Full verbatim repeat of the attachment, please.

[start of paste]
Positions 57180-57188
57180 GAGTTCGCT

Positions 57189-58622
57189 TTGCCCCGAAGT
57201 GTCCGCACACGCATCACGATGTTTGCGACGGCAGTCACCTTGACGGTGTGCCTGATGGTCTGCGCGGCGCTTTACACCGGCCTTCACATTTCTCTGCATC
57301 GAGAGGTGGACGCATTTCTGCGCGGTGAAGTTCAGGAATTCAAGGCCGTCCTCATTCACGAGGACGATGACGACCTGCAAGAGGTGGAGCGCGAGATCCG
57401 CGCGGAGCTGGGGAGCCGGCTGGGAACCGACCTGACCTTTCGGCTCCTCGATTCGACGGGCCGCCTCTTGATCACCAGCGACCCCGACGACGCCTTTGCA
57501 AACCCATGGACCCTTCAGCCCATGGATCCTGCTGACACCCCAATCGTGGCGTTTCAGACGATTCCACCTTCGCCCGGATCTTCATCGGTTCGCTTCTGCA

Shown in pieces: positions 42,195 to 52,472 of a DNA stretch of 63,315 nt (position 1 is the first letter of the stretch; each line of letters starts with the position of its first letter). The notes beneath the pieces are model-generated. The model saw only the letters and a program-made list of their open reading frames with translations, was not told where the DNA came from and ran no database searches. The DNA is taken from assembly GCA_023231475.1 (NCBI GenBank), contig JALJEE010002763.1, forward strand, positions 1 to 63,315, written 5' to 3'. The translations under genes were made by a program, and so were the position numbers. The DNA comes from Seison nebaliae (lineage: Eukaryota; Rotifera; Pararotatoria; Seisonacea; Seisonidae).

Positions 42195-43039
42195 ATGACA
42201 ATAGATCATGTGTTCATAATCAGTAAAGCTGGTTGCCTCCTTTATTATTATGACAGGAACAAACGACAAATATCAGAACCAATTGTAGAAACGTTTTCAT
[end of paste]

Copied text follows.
Positions 57180-57188
57180 GAGTTCGCT

Positions 57189-58622
57189 TTGCCCCGAAGT
57201 GTCCGCACACGCATCACGATGTTTGCGACGGCAGTCACCTTGACGGTGTGCCTGATGGTCTGCGCGGCGCTTTACACCGGCCTTCACATTTCTCTGCATC
57301 GAGAGGTGGACGCATTTCTGCGCGGTGAAGTTCAGGAATTCAAGGCCGTCCTCATTCACGAGGACGATGACGACCTGCAAGAGGTGGAGCGCGAGATCCG
57401 CGCGGAGCTGGGGAGCCGGCTGGGAACCGACCTGACCTTTCGGCTCCTCGATTCGACGGGCCGCCTCTTGATCACCAGCGACCCCGACGACGCCTTTGCA
57501 AACCCATGGACCCTTCAGCCCATGGATCCTGCTGACACCCCAATCGTGGCGTTTCAGACGATTCCACCTTCGCCCGGATCTTCATCGGTTCGCTTCTGCA

Shown in pieces: positions 42,195 to 52,472 of a DNA stretch of 63,315 nt (position 1 is the first letter of the stretch; each line of letters starts with the position of its first letter). The notes beneath the pieces are model-generated. The model saw only the letters and a program-made list of their open reading frames with translations, was not told where the DNA came from and ran no database searches. The DNA is taken from assembly GCA_023231475.1 (NCBI GenBank), contig JALJEE010002763.1, forward strand, positions 1 to 63,315, written 5' to 3'. The translations under genes were made by a program, and so were the position numbers. The DNA comes from Seison nebaliae (lineage: Eukaryota; Rotifera; Pararotatoria; Seisonacea; Seisonidae).

Positions 42195-43039
42195 ATGACA
42201 ATAGATCATGTGTTCATAATCAGTAAAGCTGGTTGCCTCCTTTATTATTATGACAGGAACAAACGACAAATATCAGAACCAATTGTAGAAACGTTTTCAT